As the Chinese government cracks down on several crypto exchanges catering to traders based in China, many of those customers – and their bitcoin – have been making their way to Binance over the past few days.
Bitcoin flows to Binance from Huobi reached an all-time high since the Huobi chief operating officer, Robin Zhu, allegedly went missing on Nov. 2. According to data provided by CryptoQuant, a total number of 18,652 bitcoin, worth nearly $300 million, was transferred from Huobi to Binance from that day until Nov. 11.
“A lot of users went to Binance because Chinese users are more familiar with Binance and Binance’s executives are all overseas,” Colin Wu, a Chinese crypto reporter behind the Twitter account @WuBlockchain, told CoinDesk on a WeChat message.
A spokesperson from Binance declined to comment on any impact China’s crackdown could have on its business.
For months, Chinese regulators have been clamping down on many crypto trading platforms that cater mainly to Chinese clients. Some of these exchanges appear to have close, albeit informal, relationships with the Chinese government.
Over at rival exchange OKEx, with deep ties to China, all withdrawal services remain suspended after it said a holder of a private key needed to authorize withdrawals was out of touch while cooperating with public security investigators in China. OKEx’s native token OKB lost nearly 30% of its market value after the news broke.
Other exchanges are also feeling the heat. On Nov. 9, the person running TokenBetter, another crypto exchange with mostly Chinese users, was reportedly “under investigation.” TokenBetter’s platform banned its withdrawal service on Oct. 16.
This is not the first attempt by the regulators in China to crack down on crypto exchanges. Bitcoin exchanges received orders to close their businesses in China after the country banned crypto trading activities in 2017.
Huobi is now based in Seychelles, while OKEx is in Malta. It is unclear where Binance’s main business operations are located – Changpeng Zhao, Binance’s chief executive officer, told CoinDesk his company’s locations are “decentralized.”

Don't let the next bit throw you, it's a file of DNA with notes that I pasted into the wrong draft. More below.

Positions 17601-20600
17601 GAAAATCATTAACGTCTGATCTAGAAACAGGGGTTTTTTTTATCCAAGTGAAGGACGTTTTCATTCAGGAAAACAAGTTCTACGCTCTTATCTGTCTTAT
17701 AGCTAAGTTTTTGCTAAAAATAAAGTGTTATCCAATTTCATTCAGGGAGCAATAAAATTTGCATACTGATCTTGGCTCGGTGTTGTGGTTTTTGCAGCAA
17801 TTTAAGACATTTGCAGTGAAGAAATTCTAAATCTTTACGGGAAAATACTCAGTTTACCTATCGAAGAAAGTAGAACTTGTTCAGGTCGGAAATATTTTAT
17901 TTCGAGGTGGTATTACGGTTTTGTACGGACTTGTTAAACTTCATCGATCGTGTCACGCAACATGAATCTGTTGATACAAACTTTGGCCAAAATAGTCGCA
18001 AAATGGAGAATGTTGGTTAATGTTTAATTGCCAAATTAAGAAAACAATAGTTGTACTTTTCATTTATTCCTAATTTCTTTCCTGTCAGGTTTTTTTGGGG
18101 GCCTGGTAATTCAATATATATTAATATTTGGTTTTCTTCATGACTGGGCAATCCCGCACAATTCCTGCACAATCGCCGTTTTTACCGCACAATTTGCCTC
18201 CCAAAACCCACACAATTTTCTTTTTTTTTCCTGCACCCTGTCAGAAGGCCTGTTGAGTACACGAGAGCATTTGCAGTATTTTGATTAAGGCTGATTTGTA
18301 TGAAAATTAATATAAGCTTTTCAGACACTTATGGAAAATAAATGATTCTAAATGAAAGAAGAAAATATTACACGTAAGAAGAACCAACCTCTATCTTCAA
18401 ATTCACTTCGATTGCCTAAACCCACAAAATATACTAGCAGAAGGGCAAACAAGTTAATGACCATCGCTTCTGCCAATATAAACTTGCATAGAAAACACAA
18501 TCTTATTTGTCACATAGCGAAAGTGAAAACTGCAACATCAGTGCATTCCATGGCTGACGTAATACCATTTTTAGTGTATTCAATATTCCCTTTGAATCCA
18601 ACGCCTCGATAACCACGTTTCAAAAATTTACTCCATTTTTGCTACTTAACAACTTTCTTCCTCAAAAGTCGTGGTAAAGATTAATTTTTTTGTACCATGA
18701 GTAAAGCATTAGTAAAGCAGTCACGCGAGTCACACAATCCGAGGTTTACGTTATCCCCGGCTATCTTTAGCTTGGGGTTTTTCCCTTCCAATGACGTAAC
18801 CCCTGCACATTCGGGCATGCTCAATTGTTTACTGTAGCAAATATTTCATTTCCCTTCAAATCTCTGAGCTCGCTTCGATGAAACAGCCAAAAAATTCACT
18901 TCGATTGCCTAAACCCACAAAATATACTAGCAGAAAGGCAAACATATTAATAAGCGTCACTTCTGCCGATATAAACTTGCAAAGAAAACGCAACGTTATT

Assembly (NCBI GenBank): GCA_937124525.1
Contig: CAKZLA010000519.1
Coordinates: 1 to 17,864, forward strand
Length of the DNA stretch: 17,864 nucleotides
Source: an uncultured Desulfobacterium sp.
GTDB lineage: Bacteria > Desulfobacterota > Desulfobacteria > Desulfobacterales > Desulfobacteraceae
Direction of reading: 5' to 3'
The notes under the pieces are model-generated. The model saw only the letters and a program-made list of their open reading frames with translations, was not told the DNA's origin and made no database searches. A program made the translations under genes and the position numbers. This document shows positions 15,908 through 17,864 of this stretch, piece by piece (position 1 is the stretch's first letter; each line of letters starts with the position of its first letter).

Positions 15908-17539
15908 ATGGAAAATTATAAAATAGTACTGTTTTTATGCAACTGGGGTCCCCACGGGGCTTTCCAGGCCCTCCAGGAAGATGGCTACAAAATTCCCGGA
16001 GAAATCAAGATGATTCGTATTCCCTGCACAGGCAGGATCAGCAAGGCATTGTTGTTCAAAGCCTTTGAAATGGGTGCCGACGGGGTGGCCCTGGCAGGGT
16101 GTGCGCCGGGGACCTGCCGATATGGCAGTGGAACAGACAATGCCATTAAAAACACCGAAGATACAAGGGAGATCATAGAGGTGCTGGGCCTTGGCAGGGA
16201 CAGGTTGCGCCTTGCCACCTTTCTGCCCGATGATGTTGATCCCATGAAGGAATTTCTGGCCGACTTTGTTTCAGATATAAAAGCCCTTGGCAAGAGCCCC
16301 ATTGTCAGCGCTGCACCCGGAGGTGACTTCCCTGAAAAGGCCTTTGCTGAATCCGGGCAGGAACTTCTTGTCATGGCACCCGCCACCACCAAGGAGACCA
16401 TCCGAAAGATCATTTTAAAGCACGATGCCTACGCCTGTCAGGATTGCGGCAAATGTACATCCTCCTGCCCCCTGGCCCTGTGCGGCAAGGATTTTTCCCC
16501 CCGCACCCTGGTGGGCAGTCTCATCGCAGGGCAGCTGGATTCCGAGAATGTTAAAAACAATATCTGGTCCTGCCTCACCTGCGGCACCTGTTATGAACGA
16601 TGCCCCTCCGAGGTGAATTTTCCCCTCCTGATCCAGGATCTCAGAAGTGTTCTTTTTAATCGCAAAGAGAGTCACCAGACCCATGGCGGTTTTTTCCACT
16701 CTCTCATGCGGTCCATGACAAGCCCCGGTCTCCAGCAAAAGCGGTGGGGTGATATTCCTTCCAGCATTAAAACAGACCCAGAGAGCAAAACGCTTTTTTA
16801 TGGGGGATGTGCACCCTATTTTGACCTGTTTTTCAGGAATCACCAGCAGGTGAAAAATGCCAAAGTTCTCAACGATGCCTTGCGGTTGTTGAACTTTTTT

Huobi did not answer CoinDesk’s question on where Zhu is currently, but in a WeChat message Ciara Sun, vice president of Huobi Global Markets, wrote that all operations at the company are “normal.”
“Do not listen to rumors,” she continued. “Huobi reserves the right to pursue legal responsibilities for those who spread rumors.”
Many have associated OKEx’s lost contact with one of its key holders with the arrest of its co-founder Mingxing “Star” Xu. With Huobi’s executive allegedly being arrested, its users are afraid the same things will happen to the Seychelles-based exchange – even though Huobi has guaranteed its users many times it is maintaining normal operations.
China tightens its grip in FinTech
Multiple sources close to OKEx and Huobi told CoinDesk the new crackdown is associated with China’s efforts to fight money laundering and fraud, and it is unlikely to have any connection with China’s rollout of its central bank digital currency (CBDC), the digital yuan.
“[China] doesn’t want digital [renminbi] products to be disruptive to what’s already in the financial system,” Felix Wang, managing director and partner at financial investment research firm Hedgeye, told CoinDesk in an interview. “The government wants to encourage innovation and development. They only want to crack down on products that they think are misleading to the public.”
Crypto exchanges are not the only target of the Chinese regulators in recent months. Perhaps the most well known case was Ant Group’s initial public offering, which was suspended on both the Shanghai and Hong Kong stock exchanges after the company’s founder, Jack Ma, criticized China’s regulators in a speech on Oct. 24.
Is there an upside?
A possible, positive, long-term outcome of the crackdown for exchanges could be that it may encourage the regulators in China to eventually push some sort of a compliance process for crypto exchanges instead of banning them, according to Hao Wang, founder and chief executive officer of Hong Kong-based crypto brokerage CyberX.
“Most of these lost users from Huobi will eventually flow to the white-label exchanges because most traders [in Asia] do not currently have access to trading platforms with regulatory compliance,” Wang told CoinDesk in a WeChat message.
Nonetheless, as China increasingly tightens its grip on its fintech industry, others are also concerned that it will hurt the fintech industry as a whole – blockchain included – as such companies expand their business overseas.
“The sentiment is very bad for all countries outside of China looking to do business with China at this time,” Wang said.“People got worried when [China] introduced those micro financial regulations. They are thinking now this is going to be part of a little step of a bigger crackdown on fintech, finance-related payment and maybe blockchain.”
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